Atlantis Thinking Machines

Description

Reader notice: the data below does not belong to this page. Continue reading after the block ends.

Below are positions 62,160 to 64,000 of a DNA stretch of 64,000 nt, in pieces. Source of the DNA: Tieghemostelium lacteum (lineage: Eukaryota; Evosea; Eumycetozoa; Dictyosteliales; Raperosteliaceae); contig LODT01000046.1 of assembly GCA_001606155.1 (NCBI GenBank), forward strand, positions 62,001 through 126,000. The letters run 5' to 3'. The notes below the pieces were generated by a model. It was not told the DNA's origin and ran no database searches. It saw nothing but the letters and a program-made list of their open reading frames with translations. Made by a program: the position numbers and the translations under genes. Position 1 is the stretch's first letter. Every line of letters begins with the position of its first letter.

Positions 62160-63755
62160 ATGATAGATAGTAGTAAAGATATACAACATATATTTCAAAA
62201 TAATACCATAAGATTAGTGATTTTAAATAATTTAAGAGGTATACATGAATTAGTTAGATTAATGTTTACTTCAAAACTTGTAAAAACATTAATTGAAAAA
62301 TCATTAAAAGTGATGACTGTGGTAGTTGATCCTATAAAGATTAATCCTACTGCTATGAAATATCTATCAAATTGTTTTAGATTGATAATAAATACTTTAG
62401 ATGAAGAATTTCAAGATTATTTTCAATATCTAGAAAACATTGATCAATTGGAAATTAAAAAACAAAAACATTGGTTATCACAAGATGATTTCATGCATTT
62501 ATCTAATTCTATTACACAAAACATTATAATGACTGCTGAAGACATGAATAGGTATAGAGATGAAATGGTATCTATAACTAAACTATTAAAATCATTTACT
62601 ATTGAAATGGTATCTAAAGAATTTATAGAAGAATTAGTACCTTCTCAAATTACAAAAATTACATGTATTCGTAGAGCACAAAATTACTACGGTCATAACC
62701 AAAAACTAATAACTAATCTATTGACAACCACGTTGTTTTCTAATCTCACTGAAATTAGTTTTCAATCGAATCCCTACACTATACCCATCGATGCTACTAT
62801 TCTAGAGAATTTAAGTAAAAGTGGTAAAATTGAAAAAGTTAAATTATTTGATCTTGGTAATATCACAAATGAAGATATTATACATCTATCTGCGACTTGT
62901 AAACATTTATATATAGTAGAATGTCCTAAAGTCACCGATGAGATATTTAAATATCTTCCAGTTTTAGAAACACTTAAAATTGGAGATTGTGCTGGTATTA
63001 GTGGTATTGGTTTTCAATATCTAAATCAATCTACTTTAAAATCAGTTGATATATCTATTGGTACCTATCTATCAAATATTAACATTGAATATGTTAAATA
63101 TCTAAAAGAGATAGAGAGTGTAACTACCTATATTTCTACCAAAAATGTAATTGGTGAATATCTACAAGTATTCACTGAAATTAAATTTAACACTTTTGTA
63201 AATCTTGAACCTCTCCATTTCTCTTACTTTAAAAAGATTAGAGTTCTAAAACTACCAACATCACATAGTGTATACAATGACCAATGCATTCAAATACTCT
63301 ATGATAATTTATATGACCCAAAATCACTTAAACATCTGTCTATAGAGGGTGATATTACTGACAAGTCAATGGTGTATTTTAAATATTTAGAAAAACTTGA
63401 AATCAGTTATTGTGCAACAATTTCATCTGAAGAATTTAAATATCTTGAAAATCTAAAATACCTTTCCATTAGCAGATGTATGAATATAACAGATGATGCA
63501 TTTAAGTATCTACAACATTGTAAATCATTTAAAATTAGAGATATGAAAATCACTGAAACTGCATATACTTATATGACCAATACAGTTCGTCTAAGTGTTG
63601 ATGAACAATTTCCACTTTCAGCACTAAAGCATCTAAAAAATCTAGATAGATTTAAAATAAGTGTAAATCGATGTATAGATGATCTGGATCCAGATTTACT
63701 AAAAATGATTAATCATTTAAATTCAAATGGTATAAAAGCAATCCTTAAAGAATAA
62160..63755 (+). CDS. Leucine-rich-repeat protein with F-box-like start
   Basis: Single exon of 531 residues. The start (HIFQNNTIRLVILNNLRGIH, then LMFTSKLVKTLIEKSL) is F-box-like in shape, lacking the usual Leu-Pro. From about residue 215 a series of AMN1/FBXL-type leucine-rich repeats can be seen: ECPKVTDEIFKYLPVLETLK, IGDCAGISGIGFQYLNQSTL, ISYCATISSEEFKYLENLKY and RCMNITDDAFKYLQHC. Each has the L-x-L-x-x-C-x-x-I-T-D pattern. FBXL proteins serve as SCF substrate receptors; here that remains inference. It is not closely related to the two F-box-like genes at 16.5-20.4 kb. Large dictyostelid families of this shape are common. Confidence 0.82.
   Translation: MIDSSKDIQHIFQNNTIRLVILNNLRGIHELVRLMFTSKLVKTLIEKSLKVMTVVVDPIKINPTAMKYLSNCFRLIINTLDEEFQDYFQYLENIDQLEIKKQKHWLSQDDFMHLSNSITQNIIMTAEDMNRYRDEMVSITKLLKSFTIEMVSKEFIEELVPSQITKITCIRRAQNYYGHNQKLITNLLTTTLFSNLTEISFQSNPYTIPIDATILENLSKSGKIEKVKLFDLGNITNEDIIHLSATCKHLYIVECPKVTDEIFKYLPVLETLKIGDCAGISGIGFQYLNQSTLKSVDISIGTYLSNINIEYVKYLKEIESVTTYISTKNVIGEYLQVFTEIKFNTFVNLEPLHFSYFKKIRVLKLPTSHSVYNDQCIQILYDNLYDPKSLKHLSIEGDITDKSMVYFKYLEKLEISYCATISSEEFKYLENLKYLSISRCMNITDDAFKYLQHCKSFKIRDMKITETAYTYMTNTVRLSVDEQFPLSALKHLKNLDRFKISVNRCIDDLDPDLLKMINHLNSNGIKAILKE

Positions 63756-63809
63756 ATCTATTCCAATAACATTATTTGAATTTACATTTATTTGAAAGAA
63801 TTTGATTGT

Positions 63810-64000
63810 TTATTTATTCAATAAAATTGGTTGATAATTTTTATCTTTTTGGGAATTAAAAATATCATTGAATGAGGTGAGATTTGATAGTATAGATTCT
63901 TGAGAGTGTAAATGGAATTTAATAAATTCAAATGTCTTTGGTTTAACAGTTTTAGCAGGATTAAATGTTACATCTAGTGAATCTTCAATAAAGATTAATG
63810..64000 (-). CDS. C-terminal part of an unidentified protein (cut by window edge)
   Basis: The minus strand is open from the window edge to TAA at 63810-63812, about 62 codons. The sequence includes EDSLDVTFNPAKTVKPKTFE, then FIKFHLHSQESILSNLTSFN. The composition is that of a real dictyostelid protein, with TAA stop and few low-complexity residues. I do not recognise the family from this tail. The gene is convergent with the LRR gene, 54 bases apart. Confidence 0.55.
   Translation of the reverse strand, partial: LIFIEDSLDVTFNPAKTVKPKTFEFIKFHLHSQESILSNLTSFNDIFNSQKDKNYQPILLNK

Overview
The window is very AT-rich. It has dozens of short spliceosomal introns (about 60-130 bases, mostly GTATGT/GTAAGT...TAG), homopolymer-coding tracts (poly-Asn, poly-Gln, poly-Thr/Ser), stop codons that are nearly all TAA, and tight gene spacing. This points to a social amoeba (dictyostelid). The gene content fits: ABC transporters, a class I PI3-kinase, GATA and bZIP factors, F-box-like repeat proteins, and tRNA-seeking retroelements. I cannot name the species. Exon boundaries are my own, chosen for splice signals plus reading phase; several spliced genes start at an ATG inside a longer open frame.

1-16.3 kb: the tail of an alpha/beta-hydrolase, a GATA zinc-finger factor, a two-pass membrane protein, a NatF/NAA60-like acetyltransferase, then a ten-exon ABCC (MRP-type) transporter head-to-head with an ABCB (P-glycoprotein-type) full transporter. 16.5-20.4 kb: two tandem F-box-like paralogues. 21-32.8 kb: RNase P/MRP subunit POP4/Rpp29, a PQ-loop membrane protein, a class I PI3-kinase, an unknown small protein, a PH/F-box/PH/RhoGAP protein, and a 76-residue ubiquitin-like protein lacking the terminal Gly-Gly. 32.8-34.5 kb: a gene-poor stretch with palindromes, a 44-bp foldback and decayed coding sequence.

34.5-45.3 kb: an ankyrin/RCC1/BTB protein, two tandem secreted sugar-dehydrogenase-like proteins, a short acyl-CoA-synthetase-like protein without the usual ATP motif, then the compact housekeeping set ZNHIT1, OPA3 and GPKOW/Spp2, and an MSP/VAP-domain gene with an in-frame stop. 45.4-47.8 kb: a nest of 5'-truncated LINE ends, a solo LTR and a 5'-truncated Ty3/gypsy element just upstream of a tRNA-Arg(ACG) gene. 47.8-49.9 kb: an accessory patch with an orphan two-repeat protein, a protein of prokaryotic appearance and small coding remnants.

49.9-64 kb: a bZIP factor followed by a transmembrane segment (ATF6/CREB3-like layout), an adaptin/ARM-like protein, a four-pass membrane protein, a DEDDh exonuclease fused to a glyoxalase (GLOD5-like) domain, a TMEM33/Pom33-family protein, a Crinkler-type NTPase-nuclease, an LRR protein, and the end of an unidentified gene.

Initially, the field of Artificial Intelligence (AI) aimed at constructing 'thinking machines' - that is, computer systems with human-like, domain-independent intelligence. But this task proved more difficult than expected. As the years passed, AI researchers gradually shifted focus to producing AI systems that intelligently approached specific tasks in relatively narrow domains, basing their works on earlier research from classical disciplines like psychology, logics, linguistics, and computer science. During the past few decades however, research in understanding and reproducing human intelligence has expanded from traditional approaches into diverse areas, including disciplines like neurosciences, neuro-informatics, computational linguistics, and - perhaps most importantly - cognitive science. Moreover, new results in research on neural and probabilistic machine learning, dynamical systems, biological processes in and structures of the brain, as well as robotics and large-scale systems are greatly affecting current research in understanding and reproducing human intelligence. Given the great progress made with these new approaches, more and more researchers from multiple disciplines have recognised the necessity of returning to one of the original goals of AI in the early days, namely to build models of domain-independent intelligence. Increasingly, there is a call to focus less on highly specialised 'narrow AI' problem solving systems, and more on confronting the difficult issues involved in creating 'general AI', i.e. domain-independent intelligence modeling both lower and higher cognitive abilities in one comprising framework. This book series publishes books resulting from theoretical research on and reproductions of general AI. Practically this does not mean to abandon classical findings, but this book series intends to focus on the establishment of new theories and paradigms. At the same time, the series aims at exploring multiple scientific angles and methodologies, certainly including results deriving from research in cognitive science, the neurosciences, theoretical and experimental AI, biology and from innovative interdisciplinary methodologies. Research fields covered by the series include: • Cognitive science, incl. cognitive architecture • (Computational) Neuroscience • Robotics and autonomous systems • Recurrent and Neural networks • Learning theories • Reasoning and knowledge representation • Hybrid systems / neuro-symbolic integration • Semantic web, incl. web services, ontologies • Grid computing • Biological systems • (computational) Biology